Although those in the art will no doubt appreciate that reverse polarity and magnitude control in accordance with this invention can be achieved in many different ways, one possible scheme is schematically depicted at FIG. 2B. As can be seen in FIG. 2B, varactor diodes D1 through D"7 are arranged to provide the coupling/matching capacitances Cs and (at least part of the) parallel tuning capacitance Cp associated with receive coil 14. Suitable DC bias control circuits are again isolated from RF via strategically positioned resistances R. Relay K1 and contacts of switch S1 normally connect the varactors with reverse bias voltage adjustable in magnitude via potentiometers 62 and 64 (with a minimum tuned bias of about 3 volts being defined by resistances 62' and 64'). Now, however, when a detune command from the control computer actuates relay coil K1, the contacts of switch S1 provide a forward bias of 24 volts across the varactors via battery 70.
In FIG. 2B, such forward bias voltage is supplied at a fixed level. However, as those in the art will appreciate, suitable additional controllable attenuators may be provided in association with the reverse polarity bias voltage so as to also provide a controllable magnitude of forward bias to the varactor diodes during receiver coil detuning times.
As can be seen in FIG. 2B, each varactor D1 -D7 has an additional pair of similar varactors D', D" connected in parallel therewith. This provides a greater range of tunable capacitance over a smaller range of bias voltage. It also permits use of a smaller fixed capacitance Cp1 in the parallel tuning capacitance.
As depicted in FIG. 3, the capacitance of a varactor diode typically decreases as the magnitude of reverse bias is increased. Typical ranges of operating reverse bias for the varactor voltages (for both the old and new arrangements) are depicted in FIG. 3. As depicted in FIG. 3, is a typical prior art minimum detuning bias voltage (e.g., 0 volts) overlapped somewhat with the possible tuning range of bias voltages. Also depicted in FIG. 3 lines is a schematic depiction of typical RF losses that may be associated with varactor diodes. As shown, such RF losses remain at fairly low levels so long as the diode is reverse biased (as it is during normal conventional operation).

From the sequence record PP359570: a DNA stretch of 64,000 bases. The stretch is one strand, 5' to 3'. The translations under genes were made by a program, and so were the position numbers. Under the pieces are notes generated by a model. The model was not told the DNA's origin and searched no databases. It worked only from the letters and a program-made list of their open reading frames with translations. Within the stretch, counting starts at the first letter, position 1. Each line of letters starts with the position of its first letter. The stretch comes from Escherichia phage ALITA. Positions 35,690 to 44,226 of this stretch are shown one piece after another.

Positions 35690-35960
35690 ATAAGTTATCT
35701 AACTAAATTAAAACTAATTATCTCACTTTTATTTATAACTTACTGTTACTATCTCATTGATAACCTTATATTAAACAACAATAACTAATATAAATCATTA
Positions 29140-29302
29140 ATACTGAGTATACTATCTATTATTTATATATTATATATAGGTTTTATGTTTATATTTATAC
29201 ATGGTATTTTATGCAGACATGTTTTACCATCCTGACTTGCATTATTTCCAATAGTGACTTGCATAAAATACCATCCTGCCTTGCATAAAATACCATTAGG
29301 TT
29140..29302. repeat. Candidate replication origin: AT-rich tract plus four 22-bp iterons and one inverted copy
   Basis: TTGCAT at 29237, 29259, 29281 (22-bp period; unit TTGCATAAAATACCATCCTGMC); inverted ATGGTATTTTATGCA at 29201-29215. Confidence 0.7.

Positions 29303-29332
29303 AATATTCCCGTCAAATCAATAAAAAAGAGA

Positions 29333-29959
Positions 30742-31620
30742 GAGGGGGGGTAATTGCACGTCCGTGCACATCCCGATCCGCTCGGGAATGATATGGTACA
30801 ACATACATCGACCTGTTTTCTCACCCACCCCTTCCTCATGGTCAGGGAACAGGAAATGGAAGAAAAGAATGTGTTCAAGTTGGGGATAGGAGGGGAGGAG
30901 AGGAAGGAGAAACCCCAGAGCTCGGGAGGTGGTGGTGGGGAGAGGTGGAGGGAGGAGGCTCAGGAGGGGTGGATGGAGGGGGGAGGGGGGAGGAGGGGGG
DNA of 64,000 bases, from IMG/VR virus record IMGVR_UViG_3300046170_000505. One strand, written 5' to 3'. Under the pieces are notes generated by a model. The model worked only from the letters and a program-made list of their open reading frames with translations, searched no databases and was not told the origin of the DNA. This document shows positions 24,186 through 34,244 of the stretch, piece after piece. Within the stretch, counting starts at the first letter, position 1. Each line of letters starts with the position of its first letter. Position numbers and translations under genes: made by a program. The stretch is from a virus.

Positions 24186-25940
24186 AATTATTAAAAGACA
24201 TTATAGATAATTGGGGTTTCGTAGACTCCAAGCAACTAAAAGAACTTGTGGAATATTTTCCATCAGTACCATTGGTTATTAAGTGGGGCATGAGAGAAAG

However, in accordance with this invention, it is now proposed that, during detuning times, the polarity of the varactor diode bias voltage be reversed (e.g., so as to forward bias the diodes) to significant values (e.g., -5 volts, -10 volts, -40 volts, etc). As may be generally observed from the schematic depiction of FIG. 3, the capacitance of the varactor continues to increase and, in addition, the RF losses associated with the capacitance will dramatically increase as the varactor diodes become forward biased to an ever greater extent.
A graphical depiction of coupling between the transmit and receive coils resulting from four different varactor diode bias voltages is depicted at FIG. 4. As can be seen, at a center frequency of 14.5 MHz (e.g., the center resonant frequency of the transmit coil), a zero varactor diode bias voltage produced approximately -15 dB of isolation between the coils. However, when the varactor diodes are forward biased (e.g., by a negative voltage with respect to ground in the circuit of FIG. 2), the magitude of decoupling increases. For example, at -5 volts, the coupling between coils decreases to -20 dB. At -24 volts, the coil coupling decreases even further to approximately -28 dB. And at a forward bias magnitude of 40 volts, the decoupling increases still further to approximately -36 dB. All of these degrees of decoupling are substantially greater (and therefore more desirable) than that which was attainable using prior conventional detuning techniques.
Such enhanced decoupling is accompanied by an enhanced detuning of the resonant frequency of the receive coil away from the resonant frequency of the transmit coil. For example, the resonant response of the detuned receive coil is depicted in FIG. 5 for three different varactor diode bias voltage magnitudes. As can be seen, for a zero varactor diode bias voltage, the resonant response of the receive coil is detuned from the nominal center frequency (e.g., 15 MHz) by approximately 2.1 MHz (e.g., not that much different from what is achievable with conventional practices). However, when the varactor diodes are forward biased by a magnitude of 5 volts, the resonant response of the receiver coil is shifted from the center frequency by approximately 4.6 MHz. At a varactor diode bias of -10 volts, the resonant response is shifted still further to approximately 5.4 MHz from the center frequency.
As should now be appreciated, the simple expedient of reversing the polarity (and suitably controlling the magnitude) of the varactor diode bias voltage supplied to the receive coil during transmit coil tuning procedures provides for materially enhanced detuning and decoupling of the receive coil from the transmit coil. And, by limiting the normal tuning bias voltage range (e.g., from 3 to 25 volts rather than from 0 to 25 volts), an enhanced detuning effect is also achieved.
The following table compares the prior art approach to detuning with that of this invention.
TABLE 1______________________________________ V parallel V series______________________________________Tuning ReceivingRF Coil (old) 0 to +25 V 0 to +25 VDetuning 0 volts 0 volts(old) (fixed) (fixed)Tuning ReceivingRF Coil (New) +3 to +25 V +3 to +25 VDetuning -24 V -24 V(New) (fixed) (fixed)______________________________________
It is quite apparent that if prior art tuning (not detuning) voltage for receiver coils happened to be near zero volts (as often happened), one would not get much, if any detuning effect.
While only one exemplary embodiment of this invention has been described in detail, those skilled in the art will recognize that many variations and modifications may be made in this exemplary embodiment while yet retaining many of the novel features and advantages of this invention. Accordingly, all such modifications and variations are intended to be included within the scope of the appended claims.